Ask almost any UC Davis student what they think of the quarter system and they’ll tell you, for better or worse, that it’s fast. This is particularly true at the beginning of the year when classes just seem to rear up behind you. It can be difficult to think beyond a few days. But chances are you’re thinking nevertheless — about politics, your job, the economy or maybe just where to get a good burger.
This is where the Opinion Desk comes in.
We provide a forum for campus dialogue in which your original thoughts are formalized into writing, edited and sent out to a wide audience. Presenting the great diversity of beliefs across UC Davis is this desk’s primary objective. But we can only do that with the participation of students, faculty and the community at large.
It shouldn’t come as a surprise that, as a college newspaper, the opinions published by this desk can err towards the progressive side. But might doesn’t make right. We are always looking for clear, informed writing — no matter what the author’s specific inclinations may be. It’s important that readers of the Aggie’s opinion section can expect a wide range of viewpoints.
And this year, your opinion is more important than ever.
We are in the early stages of a presidential election. For the next fourteen months, attention will be given to issues that might not have otherwise been a priority. This fundamental characteristic of federal elections in America is demonstrated by Donald Trump’s rhetoric on illegal immigration — an issue that has been increasingly covered by the media.
But immigration won’t be the only topic that gets an increased share of attention.
Issues that directly affect UC Davis students will be analyzed. Questions about funding higher education, interest rates on student loans and the implementation of President Obama’s free community college plan are already in a position to take the spotlight.
Colleges have a unique ability to shape national discourse. Take Emma Sulkowicz, a graduate of Columbia University who gained notoriety for carrying her mattress everywhere around campus to protest the university’s handling of her rape case. That story was featured prominently in news outlets across the nation.
Divestment is another issue which has been strongly associated with campus movements. At UC Davis, Student Resolution 17 (SR17), which called for the University of California to divest its holdings in companies associated with the the Israeli occupation of Palestine, was passed after a similar resolution, SR9, was deemed unconstitutional.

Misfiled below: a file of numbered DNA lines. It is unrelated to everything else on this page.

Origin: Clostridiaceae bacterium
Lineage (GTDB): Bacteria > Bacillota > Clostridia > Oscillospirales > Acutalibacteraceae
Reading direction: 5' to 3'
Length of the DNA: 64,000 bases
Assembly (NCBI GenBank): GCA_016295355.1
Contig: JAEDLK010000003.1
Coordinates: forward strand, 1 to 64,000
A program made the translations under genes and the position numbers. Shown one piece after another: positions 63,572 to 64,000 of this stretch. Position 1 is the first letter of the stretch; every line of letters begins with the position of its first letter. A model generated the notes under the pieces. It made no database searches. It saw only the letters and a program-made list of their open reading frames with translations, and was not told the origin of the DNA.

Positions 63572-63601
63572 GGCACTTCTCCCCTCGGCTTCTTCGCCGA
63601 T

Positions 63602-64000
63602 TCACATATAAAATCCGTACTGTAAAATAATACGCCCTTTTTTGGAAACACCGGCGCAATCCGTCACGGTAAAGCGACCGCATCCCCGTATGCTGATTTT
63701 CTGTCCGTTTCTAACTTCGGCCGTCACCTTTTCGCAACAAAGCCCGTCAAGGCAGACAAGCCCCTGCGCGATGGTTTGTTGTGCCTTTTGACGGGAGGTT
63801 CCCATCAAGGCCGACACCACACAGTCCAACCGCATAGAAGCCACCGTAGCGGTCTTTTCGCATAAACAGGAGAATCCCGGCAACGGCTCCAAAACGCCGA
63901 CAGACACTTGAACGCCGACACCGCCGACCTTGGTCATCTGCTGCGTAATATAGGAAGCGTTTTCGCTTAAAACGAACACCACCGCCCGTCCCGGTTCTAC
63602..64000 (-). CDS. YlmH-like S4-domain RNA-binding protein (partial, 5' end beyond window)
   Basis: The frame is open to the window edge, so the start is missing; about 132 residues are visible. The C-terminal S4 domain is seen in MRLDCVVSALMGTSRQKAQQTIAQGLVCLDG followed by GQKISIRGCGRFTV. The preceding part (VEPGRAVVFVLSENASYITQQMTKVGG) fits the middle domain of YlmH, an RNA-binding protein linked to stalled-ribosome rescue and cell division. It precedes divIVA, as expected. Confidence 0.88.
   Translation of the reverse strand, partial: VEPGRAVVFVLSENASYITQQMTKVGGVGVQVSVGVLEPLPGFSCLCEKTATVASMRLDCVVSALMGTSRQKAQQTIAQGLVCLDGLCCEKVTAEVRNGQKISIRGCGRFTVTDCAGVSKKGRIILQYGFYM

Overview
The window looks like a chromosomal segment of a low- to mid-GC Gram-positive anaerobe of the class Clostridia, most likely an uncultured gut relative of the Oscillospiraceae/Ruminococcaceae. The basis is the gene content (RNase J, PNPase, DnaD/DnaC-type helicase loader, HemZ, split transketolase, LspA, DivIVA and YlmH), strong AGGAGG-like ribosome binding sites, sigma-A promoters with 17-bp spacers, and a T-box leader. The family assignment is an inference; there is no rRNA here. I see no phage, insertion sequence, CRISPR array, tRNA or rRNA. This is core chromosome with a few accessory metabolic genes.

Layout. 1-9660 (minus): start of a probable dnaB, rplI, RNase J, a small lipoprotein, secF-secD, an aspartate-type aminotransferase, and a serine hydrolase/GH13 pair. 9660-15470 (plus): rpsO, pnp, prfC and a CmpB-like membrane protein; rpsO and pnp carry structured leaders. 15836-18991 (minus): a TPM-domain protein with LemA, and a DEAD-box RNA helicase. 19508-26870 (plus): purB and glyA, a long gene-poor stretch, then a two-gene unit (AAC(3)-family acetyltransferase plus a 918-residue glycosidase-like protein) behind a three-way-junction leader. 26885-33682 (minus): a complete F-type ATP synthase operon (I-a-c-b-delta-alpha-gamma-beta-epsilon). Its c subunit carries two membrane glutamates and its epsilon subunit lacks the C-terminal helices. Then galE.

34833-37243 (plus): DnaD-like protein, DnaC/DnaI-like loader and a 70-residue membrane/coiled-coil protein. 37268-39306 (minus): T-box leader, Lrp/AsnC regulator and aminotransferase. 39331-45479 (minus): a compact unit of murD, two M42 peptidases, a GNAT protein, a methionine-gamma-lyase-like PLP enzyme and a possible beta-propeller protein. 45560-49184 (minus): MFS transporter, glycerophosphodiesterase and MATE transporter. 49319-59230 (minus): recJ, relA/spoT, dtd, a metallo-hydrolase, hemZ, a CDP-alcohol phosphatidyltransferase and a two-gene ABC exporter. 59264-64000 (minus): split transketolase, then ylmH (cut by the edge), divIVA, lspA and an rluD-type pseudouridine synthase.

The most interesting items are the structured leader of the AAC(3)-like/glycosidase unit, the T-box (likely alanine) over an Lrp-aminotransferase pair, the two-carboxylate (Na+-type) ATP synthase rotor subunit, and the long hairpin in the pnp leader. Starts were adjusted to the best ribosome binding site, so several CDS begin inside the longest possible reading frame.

The debate that intervened during those proceedings was characterized by protests, walk-outs and sit- ins. Multiple instances of anti-semitic vandalism, that may or may not have been a result of the controversy, added to tension on campus.
The divestment movement at UC Davis shows us that we need to remain respectful when our opinions differ. SR9 was ruled unconstitutional because ASUCD’s judicial branch found that the resolution did not explicitly address its potential effect on student welfare. When The California Aggie ran an op-ed criticizing pro-divestment ASUCD senator Azka Fayyaz, a sit-in was held by some of her supporters in the newspaper’s offices.
Often, and as were the cases of SR9 and the Aggie’s op-ed, the trouble will be found in the language.
For that reason, the Opinion Desk will continue to take great measures to ensure that no group is needlessly offended because of how something is written. Still, opinions are naturally divisive, and there is great value in having one’s particular viewpoint challenged. This desk intends to publish material that does as much.
To first-year or transfer students who may be unfamiliar with the quarter system, I encourage you to be a part of this student dialogue. Because this system is so intense, make your participation part of a routine from the get-go. To returning students, there is still time left.
To submit a guest opinion, email firstname.lastname@example.org. You can pitch an idea, send your take on something happening on campus or draw a cartoon that you think sums up your point of view. The Opinion Desk welcomes all submissions.
Or you can involve yourself in one of the easiest ways possible: by reading The California Aggie.
We love it when you read us.
Eli Flesch is the Opinion Editor for The California Aggie. Reach him at email@example.com.
Graphic designed by Hee-Ah Yoo.